Facing Up to an Aging Producer Workforce

In this first installment of a  six-part series running through the rest of 2012, we examine the issues surrounding what is perhaps the biggest problem threatening the long-term viability of the independent distribution channel, and what can be done to solve it.

At the recent Million Dollar Round Table annual meeting in Anaheim,  Calif., Don White Jr., CLU, ChFC, AEP, shared a telling observation during an interview for this article: “I’m 56 years old, and I look at that audience out there [at MDRT], and I think I’m on the low side. Not hugely on the low side, but that’s pretty scary.”

It is far from the first time I’ve heard an attendee at a life insurance industry conference express this sentiment. Peer out at the audience from the main platform at just about any industry event, and heads with gray hair, white hair or no hair will dominate your field of vision.

White, who is CEO of Treasure Coast Financial Services in Stuart, Fla., actually hits the median age for a U.S. member of MDRT right on the head: 56. According to LIMRA, White is also right at the median age for a life insurance agent: 56. Meanwhile, the median age of the U.S. worker is 37.

LIMRA statistics also show the number of independent life insurance producers dropped from 163,409 in 2007 to 149,187 in 2010 and has almost certainly continued to decline since then. The total life insurance sales force — adding in affiliated agents — declined from 325,680 in 2007 to 313,001 in 2010.

Whether it is because the perception of a career as a life insurance agent isn’t sexy to recent college grads or they just aren’t aware of the opportunity it presents, it’s a simple fact that college grads just haven’t been enticed by the life insurance industry.

The Insurance Labor Market Study from The Ward Group in 2011 found 44% of insurance companies surveyed anticipated adding staff in 2012. But even in today’s high unemployment environment, where college grads are having difficulty finding full-time positions, most of those 44% looking to hire are having difficulty filling the positions.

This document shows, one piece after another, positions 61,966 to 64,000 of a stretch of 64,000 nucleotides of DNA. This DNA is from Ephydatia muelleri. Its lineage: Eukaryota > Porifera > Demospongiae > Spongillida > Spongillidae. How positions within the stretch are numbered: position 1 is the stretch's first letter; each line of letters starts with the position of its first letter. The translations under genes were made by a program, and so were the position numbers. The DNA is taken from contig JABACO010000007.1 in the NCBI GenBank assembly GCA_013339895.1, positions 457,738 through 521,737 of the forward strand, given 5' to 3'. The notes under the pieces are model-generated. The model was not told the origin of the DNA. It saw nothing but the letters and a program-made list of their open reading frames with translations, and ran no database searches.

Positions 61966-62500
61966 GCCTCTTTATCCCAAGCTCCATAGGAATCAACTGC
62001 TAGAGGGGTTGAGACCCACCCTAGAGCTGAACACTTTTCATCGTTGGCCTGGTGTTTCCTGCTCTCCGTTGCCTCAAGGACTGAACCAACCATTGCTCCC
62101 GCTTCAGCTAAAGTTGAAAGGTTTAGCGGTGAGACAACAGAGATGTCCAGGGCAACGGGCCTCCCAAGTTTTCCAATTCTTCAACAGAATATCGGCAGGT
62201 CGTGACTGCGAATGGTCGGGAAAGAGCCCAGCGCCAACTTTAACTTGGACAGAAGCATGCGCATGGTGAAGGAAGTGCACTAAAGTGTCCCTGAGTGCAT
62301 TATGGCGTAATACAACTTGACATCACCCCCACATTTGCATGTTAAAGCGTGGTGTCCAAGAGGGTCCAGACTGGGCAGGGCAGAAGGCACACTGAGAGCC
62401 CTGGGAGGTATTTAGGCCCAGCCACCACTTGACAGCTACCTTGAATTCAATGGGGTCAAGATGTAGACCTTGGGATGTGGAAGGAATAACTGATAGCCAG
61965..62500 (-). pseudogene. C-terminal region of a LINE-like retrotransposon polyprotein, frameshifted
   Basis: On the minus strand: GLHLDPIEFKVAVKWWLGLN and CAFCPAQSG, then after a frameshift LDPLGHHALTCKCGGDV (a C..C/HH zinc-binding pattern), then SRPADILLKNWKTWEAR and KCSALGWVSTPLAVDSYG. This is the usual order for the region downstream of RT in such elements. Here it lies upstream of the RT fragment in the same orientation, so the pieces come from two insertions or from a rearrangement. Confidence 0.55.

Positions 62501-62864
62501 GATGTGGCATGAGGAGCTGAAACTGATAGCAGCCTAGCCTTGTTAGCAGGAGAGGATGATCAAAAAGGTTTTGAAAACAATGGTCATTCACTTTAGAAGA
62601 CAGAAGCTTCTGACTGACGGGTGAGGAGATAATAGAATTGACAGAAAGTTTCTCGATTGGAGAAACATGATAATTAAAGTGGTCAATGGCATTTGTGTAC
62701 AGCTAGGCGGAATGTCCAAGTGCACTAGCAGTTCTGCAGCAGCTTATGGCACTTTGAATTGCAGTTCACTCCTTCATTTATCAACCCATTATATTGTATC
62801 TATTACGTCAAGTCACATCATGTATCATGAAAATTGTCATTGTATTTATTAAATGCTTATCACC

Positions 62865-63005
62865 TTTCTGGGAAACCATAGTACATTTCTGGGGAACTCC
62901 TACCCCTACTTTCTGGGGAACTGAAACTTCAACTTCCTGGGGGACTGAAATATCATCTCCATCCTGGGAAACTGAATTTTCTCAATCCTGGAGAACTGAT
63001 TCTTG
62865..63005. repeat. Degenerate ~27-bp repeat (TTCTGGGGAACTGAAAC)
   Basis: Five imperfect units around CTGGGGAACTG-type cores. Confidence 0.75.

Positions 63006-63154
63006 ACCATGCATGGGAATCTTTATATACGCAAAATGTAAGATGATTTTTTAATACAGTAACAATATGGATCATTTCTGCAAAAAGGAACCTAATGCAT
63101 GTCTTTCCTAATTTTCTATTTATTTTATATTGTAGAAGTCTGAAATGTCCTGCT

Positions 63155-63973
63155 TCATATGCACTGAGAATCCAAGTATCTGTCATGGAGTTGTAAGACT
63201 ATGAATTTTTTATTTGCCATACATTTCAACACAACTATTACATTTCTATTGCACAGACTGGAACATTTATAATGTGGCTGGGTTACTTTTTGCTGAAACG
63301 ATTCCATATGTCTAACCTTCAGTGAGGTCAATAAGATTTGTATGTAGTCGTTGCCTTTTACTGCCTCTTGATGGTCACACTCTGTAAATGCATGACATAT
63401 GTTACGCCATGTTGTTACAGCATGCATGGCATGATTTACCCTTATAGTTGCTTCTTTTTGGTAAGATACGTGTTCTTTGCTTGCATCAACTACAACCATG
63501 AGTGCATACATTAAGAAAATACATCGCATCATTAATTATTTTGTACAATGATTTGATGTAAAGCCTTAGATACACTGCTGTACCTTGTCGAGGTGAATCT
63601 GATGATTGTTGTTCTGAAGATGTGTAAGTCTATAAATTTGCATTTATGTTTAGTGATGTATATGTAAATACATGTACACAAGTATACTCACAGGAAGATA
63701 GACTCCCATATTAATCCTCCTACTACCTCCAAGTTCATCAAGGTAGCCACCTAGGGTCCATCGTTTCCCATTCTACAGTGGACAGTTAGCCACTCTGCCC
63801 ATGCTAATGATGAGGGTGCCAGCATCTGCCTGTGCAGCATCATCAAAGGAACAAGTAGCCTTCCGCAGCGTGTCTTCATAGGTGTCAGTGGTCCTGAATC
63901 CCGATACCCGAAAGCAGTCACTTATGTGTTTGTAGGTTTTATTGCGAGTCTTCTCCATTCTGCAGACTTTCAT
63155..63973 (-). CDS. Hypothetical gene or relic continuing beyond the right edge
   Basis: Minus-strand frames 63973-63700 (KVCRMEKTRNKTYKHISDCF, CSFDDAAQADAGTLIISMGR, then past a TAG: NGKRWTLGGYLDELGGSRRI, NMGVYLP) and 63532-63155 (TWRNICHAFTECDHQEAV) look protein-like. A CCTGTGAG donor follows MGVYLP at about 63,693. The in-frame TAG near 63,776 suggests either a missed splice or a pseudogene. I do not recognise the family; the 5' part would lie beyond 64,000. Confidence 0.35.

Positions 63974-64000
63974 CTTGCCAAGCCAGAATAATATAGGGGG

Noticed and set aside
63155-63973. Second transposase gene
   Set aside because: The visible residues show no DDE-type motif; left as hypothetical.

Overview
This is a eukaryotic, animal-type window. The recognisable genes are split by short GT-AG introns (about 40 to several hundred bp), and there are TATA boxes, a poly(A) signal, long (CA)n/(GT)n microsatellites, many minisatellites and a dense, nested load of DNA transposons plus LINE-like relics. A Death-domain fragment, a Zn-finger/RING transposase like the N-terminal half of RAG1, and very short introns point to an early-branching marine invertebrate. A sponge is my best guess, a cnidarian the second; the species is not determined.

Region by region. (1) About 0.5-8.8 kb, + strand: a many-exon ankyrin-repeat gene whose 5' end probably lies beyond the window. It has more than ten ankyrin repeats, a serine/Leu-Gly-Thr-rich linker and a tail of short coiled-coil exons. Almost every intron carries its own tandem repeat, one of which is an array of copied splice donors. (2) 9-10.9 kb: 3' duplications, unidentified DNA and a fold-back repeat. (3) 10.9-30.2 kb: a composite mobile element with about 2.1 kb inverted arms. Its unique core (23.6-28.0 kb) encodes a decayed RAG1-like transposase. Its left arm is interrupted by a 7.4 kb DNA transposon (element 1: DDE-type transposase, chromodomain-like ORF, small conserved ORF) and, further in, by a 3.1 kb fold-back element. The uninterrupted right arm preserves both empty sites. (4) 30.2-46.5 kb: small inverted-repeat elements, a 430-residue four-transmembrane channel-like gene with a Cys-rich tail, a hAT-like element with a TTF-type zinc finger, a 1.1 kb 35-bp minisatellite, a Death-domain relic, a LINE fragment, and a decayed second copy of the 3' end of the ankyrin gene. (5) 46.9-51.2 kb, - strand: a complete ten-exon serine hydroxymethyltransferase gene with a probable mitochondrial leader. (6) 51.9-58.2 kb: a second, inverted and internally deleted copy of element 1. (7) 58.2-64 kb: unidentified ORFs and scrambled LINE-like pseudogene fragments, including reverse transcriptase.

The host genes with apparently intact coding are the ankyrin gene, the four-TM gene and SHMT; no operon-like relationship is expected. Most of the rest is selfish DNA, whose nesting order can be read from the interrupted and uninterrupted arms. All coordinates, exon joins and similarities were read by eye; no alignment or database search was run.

“Despite a phenomenal 100% placement rate for risk management and insurance majors, college graduates simply do not gravitate toward insurance careers,” says Jim Hackbarth, CEO of Assurex Global, a premier network of independent insurance, risk management and benefits brokers. “Thanks to negative perceptions about the profession, a lack of awareness about rewarding careers, and a limited pool of trained talent, graduating students fill no more than 15% of the industry’s hiring needs. The tendency to overlook insurance careers by both the Millennial Generation and Gen Xers between age 30 and 51 creates an enormous challenge for an industry that anticipates a 50% workforce turnover in the next 15 years.”

It’s not a stretch to think that more than half of today’s active producers will be retired by 2027. So what is being done to attract new talent? Not enough, White says.

“As an industry, we have done a very poor job of advancing life insurance as a career,” White says. “When was the last time you saw a commercial advancing life insurance as a career? In my lifetime I can’t recall ever seeing one. Why is that?”

White wondered how many students are graduating with finance degrees and complaining that they can’t find a job. “We hear this all the time. Why aren’t we, at every single college campus, promoting this career? I don’t understand it. I just don’t get it,” White says.

“So we moan about how, ‘Oh, the life insurance industry continues to gray…’ I’ve got to believe there’s a lot of talent out there. We should just be cleaning up. They just don’t know about it. They have no idea,” White says.

White would like to see carriers advertising career positions in the mainstream media. “Maybe in the commercial, instead of talking about some product that MetLife is trying to pump, maybe what we should talk about is why you should consider a career with MetLife. You want to talk about revolutionizing. That is the direction that people should start to go — why this is such a great business. I don’t know why we don’t do it.”

Increased emphasis on mentoring

Beyond ramping up recruiting efforts, many in the industry believe an increased focus on mentoring programs can help the channel on multiple levels. It can convert the young, inexperienced agents who have found the life insurance business into successful producers who make it past those vulnerable first years. And being a mentor can be an avenue to a business succession plan for agents looking to retire.

“Our industry needs to find a way to motivate established agents to develop succession plans for their practices and mentor young agents into the business,” says Daniel Mulheran, president of Retail Life Distribution at ING U.S. Insurance. “Employment opportunities are a concern for many young people today. This is a perfect time for agents to recruit motivated, talented young people into their practice.”